Learning While Doing: Engineering Grad Interns While Earning a Degree

Aaron Holowaychuk headshot

While studying toward his engineering degree, Aaron Holowaychuk interned at the Commonwealth Center for Advanced Manufacturing. He will spend the next three months working for CCAM partner Rolls Royce.

Most college graduates are lucky to be able to include six months of internships, cobbled together over several summers, on their resumes. Not Aaron Holowaychuk.

Holowaychuk is a student in Engineers PRODUCED in Virginia, the online bachelor’s degree program in engineering science offered by the University of Virginia’s School of Engineering and Applied Science for graduates of the Virginia Community College System. Because of the program’s flexibility, Holowaychuk was able to spend more than 18 consecutive months interning at the Commonwealth Center for Advanced Manufacturing. After graduation, he will spend another three months at Rolls-Royce, one of the center’s founding partners.

“As a PRODUCED student, you have the opportunity while you’re going to school to accumulate extensive real-world experience,” he said. “It’s one of the advantages of the program.”

Holowaychuk’s internship at the Commonwealth Center for Advanced Manufacturing’s 60,000-square-foot, state-of-the-art research facility in Prince George County provided him with a particularly rich set of experiences. The center is a research-based collaboration between the University of Virginia, Virginia Tech and Virginia State University, and manufacturing companies worldwide. Its focus is surface engineering and manufacturing systems.

“At CCAM, I created [computer-aided design] drawings and conducted microscopic evaluations of thermal barrier coatings,” Holowaychuk said. He also became the center’s resident authority on Microsoft SharePoint, a program that enables organizations to store, share and collaborate on files. Equally important, he built a network of contacts with engineers at the center and its member companies.

“From an educational point of view, Aaron’s ability to immediately apply concepts he learned in class is very powerful,” said James Groves, associate dean for online innovation and director of the PRODUCED program. “It solidifies knowledge in ways that would be difficult to duplicate otherwise.”

Engineers PRODUCED in Virginia fit Holowaychuk’s needs in other ways as well. He was living in the Richmond area, close to his family and girlfriend (soon to become his wife). While completing an associate’s degree at J. Sergeant Reynolds Community College he set his sights on completing an engineering degree without leaving home. Engineers PRODUCED in Virginia – expressly designed to enable nontraditional students to complete a bachelor’s degree in their home communities – was the answer.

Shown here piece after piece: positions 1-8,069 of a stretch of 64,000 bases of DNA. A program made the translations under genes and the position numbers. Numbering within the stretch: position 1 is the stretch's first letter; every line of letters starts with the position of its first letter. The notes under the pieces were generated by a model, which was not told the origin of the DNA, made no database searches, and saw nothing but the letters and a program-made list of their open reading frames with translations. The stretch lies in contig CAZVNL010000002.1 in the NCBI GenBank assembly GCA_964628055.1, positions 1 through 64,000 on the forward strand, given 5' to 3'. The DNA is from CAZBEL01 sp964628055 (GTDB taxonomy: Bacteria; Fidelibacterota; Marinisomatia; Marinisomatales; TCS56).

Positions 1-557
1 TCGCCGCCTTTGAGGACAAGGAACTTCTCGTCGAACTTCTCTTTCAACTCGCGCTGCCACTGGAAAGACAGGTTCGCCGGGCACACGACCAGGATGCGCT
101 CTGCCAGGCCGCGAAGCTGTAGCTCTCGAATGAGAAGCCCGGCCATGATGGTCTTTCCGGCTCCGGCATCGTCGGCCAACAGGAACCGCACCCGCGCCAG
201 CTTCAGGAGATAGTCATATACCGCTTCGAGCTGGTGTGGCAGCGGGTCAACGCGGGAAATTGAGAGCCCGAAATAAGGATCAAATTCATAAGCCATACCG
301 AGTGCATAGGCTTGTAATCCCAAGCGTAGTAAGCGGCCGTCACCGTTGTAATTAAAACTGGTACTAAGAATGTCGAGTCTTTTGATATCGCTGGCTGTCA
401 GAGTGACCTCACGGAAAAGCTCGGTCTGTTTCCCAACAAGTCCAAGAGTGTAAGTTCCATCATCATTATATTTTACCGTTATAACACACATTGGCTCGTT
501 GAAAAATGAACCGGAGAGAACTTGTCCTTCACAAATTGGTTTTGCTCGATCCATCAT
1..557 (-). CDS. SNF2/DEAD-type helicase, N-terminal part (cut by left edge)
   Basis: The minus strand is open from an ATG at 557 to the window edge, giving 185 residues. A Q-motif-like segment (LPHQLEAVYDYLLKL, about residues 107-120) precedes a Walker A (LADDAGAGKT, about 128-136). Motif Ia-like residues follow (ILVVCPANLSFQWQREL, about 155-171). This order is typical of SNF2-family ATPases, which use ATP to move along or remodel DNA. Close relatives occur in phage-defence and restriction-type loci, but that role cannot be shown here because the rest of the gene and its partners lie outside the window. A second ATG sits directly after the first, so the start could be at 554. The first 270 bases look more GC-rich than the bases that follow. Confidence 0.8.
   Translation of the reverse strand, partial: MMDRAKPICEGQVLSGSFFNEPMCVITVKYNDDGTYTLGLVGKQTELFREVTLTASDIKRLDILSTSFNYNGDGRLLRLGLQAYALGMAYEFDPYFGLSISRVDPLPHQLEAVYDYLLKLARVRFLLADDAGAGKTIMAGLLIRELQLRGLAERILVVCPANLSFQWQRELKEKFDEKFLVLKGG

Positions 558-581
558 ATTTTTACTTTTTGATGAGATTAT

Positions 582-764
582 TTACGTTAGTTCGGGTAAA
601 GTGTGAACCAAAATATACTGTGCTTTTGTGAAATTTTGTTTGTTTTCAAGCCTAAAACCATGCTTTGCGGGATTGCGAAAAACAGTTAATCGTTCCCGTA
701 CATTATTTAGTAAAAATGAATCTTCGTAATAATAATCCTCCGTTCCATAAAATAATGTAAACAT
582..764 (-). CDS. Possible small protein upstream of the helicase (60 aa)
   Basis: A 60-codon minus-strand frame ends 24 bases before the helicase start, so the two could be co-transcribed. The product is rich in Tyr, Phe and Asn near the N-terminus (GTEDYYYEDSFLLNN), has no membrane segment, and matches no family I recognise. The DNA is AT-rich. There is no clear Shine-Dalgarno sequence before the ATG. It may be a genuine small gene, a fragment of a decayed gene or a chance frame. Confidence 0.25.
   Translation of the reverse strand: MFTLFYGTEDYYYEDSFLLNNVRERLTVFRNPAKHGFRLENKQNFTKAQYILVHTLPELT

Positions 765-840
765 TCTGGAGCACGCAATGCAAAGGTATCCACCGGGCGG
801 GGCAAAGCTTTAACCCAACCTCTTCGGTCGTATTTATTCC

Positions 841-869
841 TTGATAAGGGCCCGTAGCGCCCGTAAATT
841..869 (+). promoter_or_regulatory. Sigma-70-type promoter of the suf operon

“I wasn’t looking for a college experience,” Holowaychuk said. “I was looking for a quality education.”

Although initially hesitant about taking a degree online, Holowaychuk was swayed by the reputation of U.Va.’s engineering program. As it turned out, he needn’t have worried. He took regular U.Va. classes broadcast in real time from specially equipped classrooms. Holowaychuk and his fellow PRODUCED classmates could digitally raise their hands, ask questions and participate in discussion.

“U.Va. faculty did a great job merging off-Grounds and on-Grounds students,” he said. “It was as if they were teaching two classes simultaneously.”

Holowaychuk was particularly impressed by the efforts that assistant professor Gavin Garner made in adapting “Mechatronics,” a laboratory course that combines computer science with electrical and mechanical engineering. Garner sent each off-Grounds student a lab kit with everything they needed to complete the assignments. “There was just a single time I had to come to Charlottesville to work with a large component,” Holowaychuk said.

Otherwise, Holowaychuk used Skype or Microsoft Lync to work on projects with mixed groups of on- and off-Grounds students. “From a professional point of view, the experience of collaborating with people at different locations is invaluable,” he said. “I know from my work with CCAM that this is how global engineering is conducted.”

U.Va.’s success in delivering courses to students off-Grounds has led Holowaychuk to propose that the program be adapted for on-Grounds students. “The technology is in place,” he said. “Instead of having just a summer internship, on-Grounds students could extend that internship into fall and take classes, as I did, at a distance. It would add a whole new dimension to their education.”

-- Charlie Feigenoff

Media Contact